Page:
This emergency convergence of microglia and astrocytes was dubbed “gliosis,” and by the time Ben Barres entered medical school in the late 1970s, it was well established as a hallmark of neurodegenerative diseases, infection, and a wide array of other medical conditions. But no one seemed to understand why it occurred. That intrigued Barres, then a neurologist in training, who saw it every time he looked under a microscope at neural tissue in distress. “It was just really fascinating,” he says. “The great mystery was: what is the point of this gliosis? Is it good? Is it bad? Is it driving the disease process, or is it trying to repair the injured brain?”

Barres began looking for the answer. He learned how to grow glial cells in a dish and apply a new recording technique to them. He could measure their electrical qualities, which determine the biochemical signaling that all brain cells use to communicate and coördinate activity.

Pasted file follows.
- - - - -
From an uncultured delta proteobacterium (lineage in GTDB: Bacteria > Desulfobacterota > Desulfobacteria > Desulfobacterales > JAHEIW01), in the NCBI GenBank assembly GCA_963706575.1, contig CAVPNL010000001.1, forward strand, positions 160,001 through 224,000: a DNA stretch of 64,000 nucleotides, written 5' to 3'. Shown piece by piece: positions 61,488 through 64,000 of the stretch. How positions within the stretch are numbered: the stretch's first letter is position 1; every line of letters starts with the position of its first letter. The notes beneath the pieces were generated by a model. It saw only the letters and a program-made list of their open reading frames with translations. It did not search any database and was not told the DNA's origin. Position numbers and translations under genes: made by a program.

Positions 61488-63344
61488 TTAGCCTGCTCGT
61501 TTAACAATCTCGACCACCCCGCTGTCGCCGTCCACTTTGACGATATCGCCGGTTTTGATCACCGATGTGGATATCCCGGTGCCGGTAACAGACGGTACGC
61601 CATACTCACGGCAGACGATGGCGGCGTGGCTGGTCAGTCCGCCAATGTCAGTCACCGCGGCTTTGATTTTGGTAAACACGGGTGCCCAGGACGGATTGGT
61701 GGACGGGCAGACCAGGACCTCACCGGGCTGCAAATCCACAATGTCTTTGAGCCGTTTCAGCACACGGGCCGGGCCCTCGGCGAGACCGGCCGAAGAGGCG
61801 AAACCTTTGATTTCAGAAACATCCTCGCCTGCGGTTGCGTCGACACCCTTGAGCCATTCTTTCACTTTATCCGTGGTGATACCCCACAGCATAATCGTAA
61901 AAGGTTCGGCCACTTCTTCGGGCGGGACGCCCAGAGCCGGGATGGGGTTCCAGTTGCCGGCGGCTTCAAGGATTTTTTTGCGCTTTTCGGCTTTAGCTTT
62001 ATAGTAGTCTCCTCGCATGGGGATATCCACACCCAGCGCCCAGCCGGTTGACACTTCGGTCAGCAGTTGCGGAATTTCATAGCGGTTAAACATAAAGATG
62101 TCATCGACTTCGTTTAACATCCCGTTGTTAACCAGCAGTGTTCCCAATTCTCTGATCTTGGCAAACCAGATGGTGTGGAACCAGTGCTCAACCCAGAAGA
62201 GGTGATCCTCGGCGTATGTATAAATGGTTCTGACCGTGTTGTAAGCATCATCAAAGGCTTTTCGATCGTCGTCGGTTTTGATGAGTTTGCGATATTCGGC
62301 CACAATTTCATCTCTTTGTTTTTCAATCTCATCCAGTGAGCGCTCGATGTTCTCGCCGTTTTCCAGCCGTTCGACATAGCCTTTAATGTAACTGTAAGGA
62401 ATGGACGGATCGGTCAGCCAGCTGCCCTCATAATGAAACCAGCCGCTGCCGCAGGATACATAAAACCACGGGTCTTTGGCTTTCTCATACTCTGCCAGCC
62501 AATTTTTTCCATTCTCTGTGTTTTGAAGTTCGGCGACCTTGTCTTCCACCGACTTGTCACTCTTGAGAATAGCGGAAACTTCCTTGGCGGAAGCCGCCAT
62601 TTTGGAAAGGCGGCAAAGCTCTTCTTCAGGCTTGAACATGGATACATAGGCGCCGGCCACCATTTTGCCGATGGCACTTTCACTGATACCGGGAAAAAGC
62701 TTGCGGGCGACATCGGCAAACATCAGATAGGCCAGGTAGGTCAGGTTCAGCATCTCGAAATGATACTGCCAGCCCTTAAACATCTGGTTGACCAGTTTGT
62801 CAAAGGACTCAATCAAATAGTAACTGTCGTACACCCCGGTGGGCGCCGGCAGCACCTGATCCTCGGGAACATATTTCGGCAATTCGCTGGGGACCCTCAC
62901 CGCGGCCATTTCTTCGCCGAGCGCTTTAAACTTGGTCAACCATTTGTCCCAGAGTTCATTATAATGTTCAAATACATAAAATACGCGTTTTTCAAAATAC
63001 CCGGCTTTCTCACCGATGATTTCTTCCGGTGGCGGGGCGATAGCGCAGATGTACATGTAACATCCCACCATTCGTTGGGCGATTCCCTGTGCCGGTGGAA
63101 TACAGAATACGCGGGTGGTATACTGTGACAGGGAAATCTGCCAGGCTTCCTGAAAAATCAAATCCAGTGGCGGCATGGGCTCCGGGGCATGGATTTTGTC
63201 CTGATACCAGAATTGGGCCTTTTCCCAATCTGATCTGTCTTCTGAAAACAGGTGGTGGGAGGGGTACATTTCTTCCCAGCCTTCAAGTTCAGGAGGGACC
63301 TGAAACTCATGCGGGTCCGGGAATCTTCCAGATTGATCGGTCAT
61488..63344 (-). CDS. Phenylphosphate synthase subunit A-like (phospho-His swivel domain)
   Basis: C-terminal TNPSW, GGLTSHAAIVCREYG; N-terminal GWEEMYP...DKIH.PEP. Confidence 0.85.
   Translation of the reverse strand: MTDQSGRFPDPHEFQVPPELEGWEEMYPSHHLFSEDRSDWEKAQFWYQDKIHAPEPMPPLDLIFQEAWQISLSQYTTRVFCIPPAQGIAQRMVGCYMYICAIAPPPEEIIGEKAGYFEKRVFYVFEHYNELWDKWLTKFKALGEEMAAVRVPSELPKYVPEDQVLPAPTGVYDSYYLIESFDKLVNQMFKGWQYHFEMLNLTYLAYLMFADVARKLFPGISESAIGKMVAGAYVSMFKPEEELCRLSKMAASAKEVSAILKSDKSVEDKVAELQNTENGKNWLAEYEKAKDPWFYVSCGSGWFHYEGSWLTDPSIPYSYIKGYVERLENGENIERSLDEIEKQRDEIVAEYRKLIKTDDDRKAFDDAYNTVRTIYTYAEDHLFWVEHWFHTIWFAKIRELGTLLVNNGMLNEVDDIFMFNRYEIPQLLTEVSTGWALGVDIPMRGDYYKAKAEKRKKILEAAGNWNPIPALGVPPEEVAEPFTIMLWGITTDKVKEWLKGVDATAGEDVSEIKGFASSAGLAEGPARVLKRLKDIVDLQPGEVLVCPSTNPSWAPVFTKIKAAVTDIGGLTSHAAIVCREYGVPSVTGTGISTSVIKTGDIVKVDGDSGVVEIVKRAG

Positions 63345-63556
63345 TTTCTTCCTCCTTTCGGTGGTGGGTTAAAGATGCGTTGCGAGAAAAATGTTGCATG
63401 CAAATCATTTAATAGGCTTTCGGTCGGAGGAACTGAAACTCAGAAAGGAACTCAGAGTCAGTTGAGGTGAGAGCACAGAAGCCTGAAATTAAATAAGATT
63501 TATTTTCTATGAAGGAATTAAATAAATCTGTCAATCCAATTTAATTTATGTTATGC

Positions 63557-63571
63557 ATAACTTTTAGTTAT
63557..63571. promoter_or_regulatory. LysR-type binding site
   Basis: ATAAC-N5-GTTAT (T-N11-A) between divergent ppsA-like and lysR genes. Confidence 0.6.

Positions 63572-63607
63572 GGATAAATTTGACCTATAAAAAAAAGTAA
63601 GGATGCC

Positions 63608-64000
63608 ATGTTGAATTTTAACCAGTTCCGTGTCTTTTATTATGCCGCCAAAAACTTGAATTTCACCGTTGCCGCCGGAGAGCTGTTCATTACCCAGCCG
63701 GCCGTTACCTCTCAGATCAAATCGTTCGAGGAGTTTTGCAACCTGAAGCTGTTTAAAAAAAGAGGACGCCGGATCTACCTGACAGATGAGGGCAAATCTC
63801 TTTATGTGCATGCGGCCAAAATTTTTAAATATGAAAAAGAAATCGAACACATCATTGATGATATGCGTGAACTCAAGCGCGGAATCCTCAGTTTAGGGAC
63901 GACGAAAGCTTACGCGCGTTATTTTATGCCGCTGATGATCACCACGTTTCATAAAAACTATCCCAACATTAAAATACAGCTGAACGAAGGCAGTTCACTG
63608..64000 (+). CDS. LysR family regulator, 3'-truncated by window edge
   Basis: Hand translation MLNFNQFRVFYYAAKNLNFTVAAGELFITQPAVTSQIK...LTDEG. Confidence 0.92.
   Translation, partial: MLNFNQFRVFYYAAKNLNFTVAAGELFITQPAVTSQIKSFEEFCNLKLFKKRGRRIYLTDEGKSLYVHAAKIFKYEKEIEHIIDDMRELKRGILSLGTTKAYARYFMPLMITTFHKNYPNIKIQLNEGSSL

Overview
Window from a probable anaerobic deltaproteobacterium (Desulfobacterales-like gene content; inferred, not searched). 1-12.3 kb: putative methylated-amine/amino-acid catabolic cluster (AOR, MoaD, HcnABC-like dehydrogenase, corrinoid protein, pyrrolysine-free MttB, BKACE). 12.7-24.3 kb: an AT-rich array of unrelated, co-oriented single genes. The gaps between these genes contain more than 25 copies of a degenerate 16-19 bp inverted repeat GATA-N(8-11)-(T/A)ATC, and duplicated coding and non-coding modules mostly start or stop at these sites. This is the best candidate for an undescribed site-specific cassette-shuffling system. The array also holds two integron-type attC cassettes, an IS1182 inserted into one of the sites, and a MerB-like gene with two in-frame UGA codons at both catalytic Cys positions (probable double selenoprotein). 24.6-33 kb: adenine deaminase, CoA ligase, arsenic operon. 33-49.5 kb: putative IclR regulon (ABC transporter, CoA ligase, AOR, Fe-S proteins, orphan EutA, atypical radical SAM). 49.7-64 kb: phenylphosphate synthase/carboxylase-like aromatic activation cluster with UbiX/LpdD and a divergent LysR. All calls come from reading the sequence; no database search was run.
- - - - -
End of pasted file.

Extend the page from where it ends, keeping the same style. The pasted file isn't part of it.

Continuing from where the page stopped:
Barres’s group had begun to identify the specific compounds astrocytes secreted that seemed to cause neurons to grow synapses. And eventually, they noticed that these compounds also stimulated production of a protein called C1q.

Conventional wisdom held that C1q was activated only in sick cells—the protein marked them to be eaten up by immune cells—and only outside the brain. But Barres had found it in the brain. And it was in healthy neurons that were arguably at their most robust stage: in early development. What was the C1q protein doing there?

https://d267cvn3rvuq91.cloudfront.net/i/images/glia33.jpg?sw=590&cx=0&cy=0&cw=2106&ch=2106

A stained astrocyte.

The answer lies in the fact that marking cells for elimination is not something that happens only in diseased brains; it is also essential for development. As brains develop, their neurons form far more synaptic connections than they will eventually need. Only the ones that are used are allowed to remain. This pruning allows for the most efficient flow of neural transmissions in the brain, removing noise that might muddy the signal.

Kalaria, RN. Microglia and Alzheimer’s disease. Current Opinion in Hematology: January 1999 – Volume 6 – Issue 1 – p 15